Heidi Otway: Yeah, I think that’s real important. I mean I think it’s impacting every single industry, of course, in Florida. Then the hotels and the restaurants and the hospitality industry is a big part of your organization as well. How is that going, the conversations with them?
Frank Rudd: That’s been the biggest heartache I’ve had is just absolutely when I send an email out and I get 40 returns back saying that people are no longer at their place, they’re furloughed, that they’re not working there anymore. It’s just been about the biggest heartache truthfully, because these are friends of mine. These are people I’ve worked with for years and you really can’t keep a hotel open if you don’t have any guests coming in or if you don’t have any bed taxes for your Convention Visitors Bureau, it’s really hard to keep things going.
But I think unfortunately, until things turn around, it’s going to be a situation where it’s bad for everybody. Florida is so used to tourism. It’s a wonderful thing until it stops and I think we’re learning that effect right now on tourism, on state business, on state meetings. Those type things are just absolutely … it’s been hard for everybody. I think what’s going to happen the next step … it’s happening that way for our associate members, our hotel people. Unfortunately, when some associations in June have their biggest state conference and they can’t do it or they’re doing it at 30% revenue that they were anticipating, that’s when I think we’re going to have some problems with the association world. Obviously, we’re going to have to look at some layoffs and cuts there and that’s never good, but it’s hopefully a situation we can turn around in a hurry here.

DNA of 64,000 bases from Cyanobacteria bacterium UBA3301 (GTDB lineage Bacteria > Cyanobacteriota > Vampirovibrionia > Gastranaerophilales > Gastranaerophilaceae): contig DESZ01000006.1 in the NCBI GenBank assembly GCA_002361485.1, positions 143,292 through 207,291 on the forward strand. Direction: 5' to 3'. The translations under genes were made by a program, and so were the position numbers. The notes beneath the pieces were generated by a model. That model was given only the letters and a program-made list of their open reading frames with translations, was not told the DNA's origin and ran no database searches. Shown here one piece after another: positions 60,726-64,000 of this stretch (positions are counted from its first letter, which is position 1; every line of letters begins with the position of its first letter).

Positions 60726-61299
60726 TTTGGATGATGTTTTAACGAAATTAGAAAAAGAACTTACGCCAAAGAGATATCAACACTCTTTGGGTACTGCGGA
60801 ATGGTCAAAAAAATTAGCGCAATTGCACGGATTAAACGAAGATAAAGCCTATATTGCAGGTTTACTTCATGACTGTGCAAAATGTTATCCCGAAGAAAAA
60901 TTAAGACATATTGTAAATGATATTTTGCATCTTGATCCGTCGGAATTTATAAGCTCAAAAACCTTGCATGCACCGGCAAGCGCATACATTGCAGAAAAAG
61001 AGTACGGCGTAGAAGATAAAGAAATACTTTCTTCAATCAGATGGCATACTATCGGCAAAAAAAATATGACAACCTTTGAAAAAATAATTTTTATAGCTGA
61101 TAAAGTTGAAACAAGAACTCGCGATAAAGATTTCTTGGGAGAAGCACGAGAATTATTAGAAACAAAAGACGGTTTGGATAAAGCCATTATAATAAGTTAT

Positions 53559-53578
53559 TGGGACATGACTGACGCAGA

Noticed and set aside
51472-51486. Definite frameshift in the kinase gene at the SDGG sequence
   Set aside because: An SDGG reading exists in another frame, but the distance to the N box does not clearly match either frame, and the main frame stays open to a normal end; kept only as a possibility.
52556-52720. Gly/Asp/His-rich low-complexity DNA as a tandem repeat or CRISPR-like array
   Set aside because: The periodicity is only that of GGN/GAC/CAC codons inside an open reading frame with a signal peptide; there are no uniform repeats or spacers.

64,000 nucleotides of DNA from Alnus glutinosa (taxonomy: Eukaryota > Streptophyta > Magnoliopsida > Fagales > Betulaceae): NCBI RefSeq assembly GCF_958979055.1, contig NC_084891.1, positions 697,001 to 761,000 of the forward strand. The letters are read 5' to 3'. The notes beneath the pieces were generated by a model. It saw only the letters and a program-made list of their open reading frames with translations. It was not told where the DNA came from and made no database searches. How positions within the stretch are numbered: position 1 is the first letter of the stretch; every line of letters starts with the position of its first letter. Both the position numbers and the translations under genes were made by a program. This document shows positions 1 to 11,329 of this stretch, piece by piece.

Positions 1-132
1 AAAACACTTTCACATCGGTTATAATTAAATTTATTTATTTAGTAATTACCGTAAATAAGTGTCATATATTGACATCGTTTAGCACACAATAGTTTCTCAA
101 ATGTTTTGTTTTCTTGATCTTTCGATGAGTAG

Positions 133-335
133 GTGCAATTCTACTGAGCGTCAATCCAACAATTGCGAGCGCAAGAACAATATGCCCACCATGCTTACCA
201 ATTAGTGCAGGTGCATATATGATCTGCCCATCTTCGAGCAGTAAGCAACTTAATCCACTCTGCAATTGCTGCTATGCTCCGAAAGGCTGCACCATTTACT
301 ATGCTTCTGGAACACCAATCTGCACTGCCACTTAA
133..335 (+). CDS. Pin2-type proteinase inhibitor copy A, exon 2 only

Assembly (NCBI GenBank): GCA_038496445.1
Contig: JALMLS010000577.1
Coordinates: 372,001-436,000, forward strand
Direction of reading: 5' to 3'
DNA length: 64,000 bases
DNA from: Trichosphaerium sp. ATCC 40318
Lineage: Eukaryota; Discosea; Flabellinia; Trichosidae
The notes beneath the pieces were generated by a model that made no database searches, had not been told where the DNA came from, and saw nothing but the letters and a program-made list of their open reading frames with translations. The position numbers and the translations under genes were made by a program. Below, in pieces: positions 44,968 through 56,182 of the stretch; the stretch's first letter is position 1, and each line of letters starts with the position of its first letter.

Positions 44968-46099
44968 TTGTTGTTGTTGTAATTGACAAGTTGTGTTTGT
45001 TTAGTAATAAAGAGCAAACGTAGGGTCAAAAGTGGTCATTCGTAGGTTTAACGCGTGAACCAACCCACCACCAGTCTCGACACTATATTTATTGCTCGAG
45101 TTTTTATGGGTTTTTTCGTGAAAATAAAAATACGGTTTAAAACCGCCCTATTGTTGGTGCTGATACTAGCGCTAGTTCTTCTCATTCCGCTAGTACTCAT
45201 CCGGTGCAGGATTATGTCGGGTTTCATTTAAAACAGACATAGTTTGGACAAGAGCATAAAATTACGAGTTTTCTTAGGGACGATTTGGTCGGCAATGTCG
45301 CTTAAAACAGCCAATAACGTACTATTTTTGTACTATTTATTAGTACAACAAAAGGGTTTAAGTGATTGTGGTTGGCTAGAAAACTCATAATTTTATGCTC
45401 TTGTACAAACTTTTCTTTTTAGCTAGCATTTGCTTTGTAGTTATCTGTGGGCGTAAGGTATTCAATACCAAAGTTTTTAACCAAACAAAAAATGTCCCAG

Heidi Otway: Well, as the head of this association, I’m sure that you are thinking through ways to help your members long term. We work for a couple of associations and they’re learning from everyone else, best practices and how to stay viable. And talk about the value of the associations at this time. I think I have completed probably every survey my associations have sent me to give feedback on, am I going to stay involved and what does that look like. Are you all doing those kinds of surveys or, if you are, what are you hearing back from folks?
Frank Rudd: We are doing those and I think, as an association for associations, we’ve got to do what we can to get our members the products that will give their members a return on investment. Even before all of this happened, in the 1970s there was times when, say for example, the Florida Engineering Society, your boss walked in one day and said, “You’re joining this organization,” and you go and you had … But now, the generations coming up, they’re going, “Now why am I doing this? What’s my return on investment?” So it’s been a whole change there and I think we’re [inaudible 00:13:31] Hilton in Orlando in April, what are we going to do so we’ve brought in a lot of legal people to talk about those type things.
We’ve brought in a lot of panels and a lot of best practices. That’s mostly what we do is how are things that work or associations … We don’t have a lot of new good ideas, but we steal a lot of good ideas from other associations and take those and put them into play. So that’s a lot of what we do is try to get those ideas out to people, show them how to best run their organization. But it has been the pivot and we’ve worked on all things that what are we doing now in this virtual world and there is a community we have that there’s questions every day about what are we doing membership wise now, what are we doing for meetings and those type things we try to get answers to our members about.
Heidi Otway: Yeah, and I think that’s real important. I mean I think it’s impacting every single industry of course in Florida. And then you know, the hotels and the restaurants and the hospitality industry is a big part of your organization as well. How is that going, the conversations with them?